This focus on the perspective of the subject is an accounting of the fact that morality is anchored to the subject actor’s perspective. This Perspectivism means that what is good is good because, from the standpoint of the agent, the act will or is at least likely to promote the achievement of their Individual Purpose. Conversely, what is bad is bad as it harms the agent’s achievement of their Individual Purpose. An example of this is when a wolf hunts and kills a deer. The wolf kills to eat and survive or feed its pack so that they may survive, and by extension, it may achieve its Individual Purpose. This act is right from the wolf’s perspective, irrespective of the consequence on the deer or the deer’s Individual Purpose.


In the same way, if your child was freezing to death, it would be ‘right’ to take a blanket from another person even if this would lead to that individual’s death. The act would be ‘right’ as it promoted your child’s survival and thus, the achievement of your Individual Purpose even though it resulted in the death of another human being. In both cases, the being harmed would suffer evil from their perspective, but the other would possess a good.


Perspectivism sits on the foundation of the unity of the value of life, recognising at once that all living things have equal value and that the universal nature is one of conflict between individual organisms. This understanding of the universal nature requires an acceptance that the survival of one individual often requires the death of another. This necessity is not wrong but is merely a fundamental element of the nature of existence. It is the duty of all individuals to strive for continued existence. An acceptance of this reality should not lead to a fatalistic resignation but to a striving for life.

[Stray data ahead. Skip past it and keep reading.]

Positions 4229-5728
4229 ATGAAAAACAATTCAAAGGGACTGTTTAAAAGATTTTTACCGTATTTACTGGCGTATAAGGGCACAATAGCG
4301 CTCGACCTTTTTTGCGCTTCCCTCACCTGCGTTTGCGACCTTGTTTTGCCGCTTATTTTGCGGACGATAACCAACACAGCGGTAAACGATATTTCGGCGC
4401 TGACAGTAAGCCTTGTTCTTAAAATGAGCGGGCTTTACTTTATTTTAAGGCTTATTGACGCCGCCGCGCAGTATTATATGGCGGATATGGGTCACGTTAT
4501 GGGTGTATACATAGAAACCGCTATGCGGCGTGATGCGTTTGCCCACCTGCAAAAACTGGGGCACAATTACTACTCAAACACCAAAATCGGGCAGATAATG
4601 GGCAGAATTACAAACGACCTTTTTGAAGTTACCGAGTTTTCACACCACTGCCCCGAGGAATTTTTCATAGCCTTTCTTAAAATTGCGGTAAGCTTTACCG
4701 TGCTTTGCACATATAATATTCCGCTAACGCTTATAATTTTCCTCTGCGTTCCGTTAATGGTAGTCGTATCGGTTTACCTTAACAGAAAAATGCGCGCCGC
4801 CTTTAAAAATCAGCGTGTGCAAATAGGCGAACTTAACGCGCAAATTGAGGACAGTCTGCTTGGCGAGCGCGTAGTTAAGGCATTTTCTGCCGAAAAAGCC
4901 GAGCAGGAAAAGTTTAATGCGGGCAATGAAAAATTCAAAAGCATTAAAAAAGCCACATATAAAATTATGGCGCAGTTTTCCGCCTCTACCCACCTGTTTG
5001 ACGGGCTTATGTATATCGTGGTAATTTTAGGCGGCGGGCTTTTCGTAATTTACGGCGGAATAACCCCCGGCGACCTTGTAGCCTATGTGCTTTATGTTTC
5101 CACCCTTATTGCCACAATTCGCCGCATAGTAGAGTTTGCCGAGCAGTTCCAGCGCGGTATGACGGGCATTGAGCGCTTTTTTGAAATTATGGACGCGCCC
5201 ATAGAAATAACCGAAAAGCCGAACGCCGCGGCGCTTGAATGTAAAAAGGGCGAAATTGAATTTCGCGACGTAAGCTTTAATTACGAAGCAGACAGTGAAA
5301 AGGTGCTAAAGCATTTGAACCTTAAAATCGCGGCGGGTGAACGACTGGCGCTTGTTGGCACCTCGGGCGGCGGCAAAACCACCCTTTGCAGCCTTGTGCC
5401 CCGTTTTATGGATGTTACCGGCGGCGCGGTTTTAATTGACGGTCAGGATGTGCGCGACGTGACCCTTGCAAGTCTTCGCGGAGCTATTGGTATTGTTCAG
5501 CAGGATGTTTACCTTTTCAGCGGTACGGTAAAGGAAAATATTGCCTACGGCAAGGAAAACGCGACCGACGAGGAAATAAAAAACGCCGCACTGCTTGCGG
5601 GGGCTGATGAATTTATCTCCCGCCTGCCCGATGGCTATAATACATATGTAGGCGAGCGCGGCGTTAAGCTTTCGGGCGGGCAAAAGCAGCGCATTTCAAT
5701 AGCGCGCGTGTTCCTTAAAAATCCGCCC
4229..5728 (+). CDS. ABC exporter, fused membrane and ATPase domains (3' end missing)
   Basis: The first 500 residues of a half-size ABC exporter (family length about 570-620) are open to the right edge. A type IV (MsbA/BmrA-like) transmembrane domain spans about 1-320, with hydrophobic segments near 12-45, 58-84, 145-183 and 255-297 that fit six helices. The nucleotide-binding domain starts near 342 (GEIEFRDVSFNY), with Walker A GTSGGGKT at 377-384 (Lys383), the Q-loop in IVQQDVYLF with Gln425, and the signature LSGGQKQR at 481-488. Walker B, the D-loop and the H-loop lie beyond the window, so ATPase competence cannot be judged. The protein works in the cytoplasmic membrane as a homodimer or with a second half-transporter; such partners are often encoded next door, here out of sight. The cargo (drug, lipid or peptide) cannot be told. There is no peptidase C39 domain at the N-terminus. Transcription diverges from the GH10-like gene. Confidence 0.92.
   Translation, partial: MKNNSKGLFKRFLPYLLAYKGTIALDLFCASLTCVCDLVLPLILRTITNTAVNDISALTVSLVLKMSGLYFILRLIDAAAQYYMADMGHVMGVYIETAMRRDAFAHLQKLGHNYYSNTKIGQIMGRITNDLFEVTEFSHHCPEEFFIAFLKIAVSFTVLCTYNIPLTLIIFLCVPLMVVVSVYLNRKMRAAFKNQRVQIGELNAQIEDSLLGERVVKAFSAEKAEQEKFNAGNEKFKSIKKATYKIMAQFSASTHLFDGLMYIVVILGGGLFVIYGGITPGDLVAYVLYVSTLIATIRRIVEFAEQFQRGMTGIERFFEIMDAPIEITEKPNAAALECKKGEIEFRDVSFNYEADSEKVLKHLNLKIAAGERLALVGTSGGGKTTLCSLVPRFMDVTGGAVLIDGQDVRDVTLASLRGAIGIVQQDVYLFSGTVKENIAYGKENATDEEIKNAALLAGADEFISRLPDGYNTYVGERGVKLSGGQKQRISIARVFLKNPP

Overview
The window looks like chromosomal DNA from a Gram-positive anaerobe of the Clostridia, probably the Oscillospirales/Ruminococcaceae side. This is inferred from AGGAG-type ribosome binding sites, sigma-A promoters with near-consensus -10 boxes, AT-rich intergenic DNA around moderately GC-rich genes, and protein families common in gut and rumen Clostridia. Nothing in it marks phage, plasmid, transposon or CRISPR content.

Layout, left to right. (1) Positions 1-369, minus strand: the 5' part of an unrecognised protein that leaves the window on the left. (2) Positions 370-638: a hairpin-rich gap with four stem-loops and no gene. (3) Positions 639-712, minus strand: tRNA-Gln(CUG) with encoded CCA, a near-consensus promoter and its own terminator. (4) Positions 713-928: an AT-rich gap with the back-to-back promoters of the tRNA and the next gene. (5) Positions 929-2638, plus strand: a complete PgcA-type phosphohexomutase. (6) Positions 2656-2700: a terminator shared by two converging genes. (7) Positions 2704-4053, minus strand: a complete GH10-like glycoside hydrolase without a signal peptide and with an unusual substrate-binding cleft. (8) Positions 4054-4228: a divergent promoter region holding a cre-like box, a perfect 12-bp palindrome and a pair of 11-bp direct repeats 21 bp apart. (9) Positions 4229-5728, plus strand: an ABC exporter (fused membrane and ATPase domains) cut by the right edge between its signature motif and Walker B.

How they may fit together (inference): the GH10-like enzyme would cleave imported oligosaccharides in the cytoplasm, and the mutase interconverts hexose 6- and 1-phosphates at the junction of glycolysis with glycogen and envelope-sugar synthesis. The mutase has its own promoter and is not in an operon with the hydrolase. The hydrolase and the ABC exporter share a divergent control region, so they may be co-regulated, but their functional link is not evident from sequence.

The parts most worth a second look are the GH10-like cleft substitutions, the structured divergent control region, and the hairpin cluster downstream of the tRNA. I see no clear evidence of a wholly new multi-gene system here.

All living things are compelled by the purpose of life in the same way we are. When we kill a living thing to survive, we do good in so far as it contributes to the achievement of our Individual Purpose by aiding the survival of ourselves, our families, or our communities. In the same way, when we prevent ourselves and our own from being harmed, we also do right. However, in addition to this, we recognise that other beings are driven by the same impulse as us. Therefore, we accept that in the same circumstances as we would be right to harm another, the other would be right to harm us.


We may best explain this through an analogy. The grass seeks after its survival and the continuation of its species in the same way as all living things. In the pursuit of its Individual Purpose, it will, through its automatic cellular defences, kill many micro-organisms, which, in pursuing their own continued existence, could harm it. The grass does not consider the aims or interests of the things it kills any more than the micro-organisms consider the interests of the grass. It kills without thought to survive and reproduce. But what of the animals who eat the grass to survive?


Let us take a sheep for example. A sheep survives and achieves its Individual Purpose by eating and, in some cases, killing grasses and other plants. It does this without considering the plant’s welfare any more than it considers the micro-organisms that are killed by its hoofs or immune system. It acts merely as necessary to survive and reproduce and does right consequently even though this action results in the death of a multitude of living beings.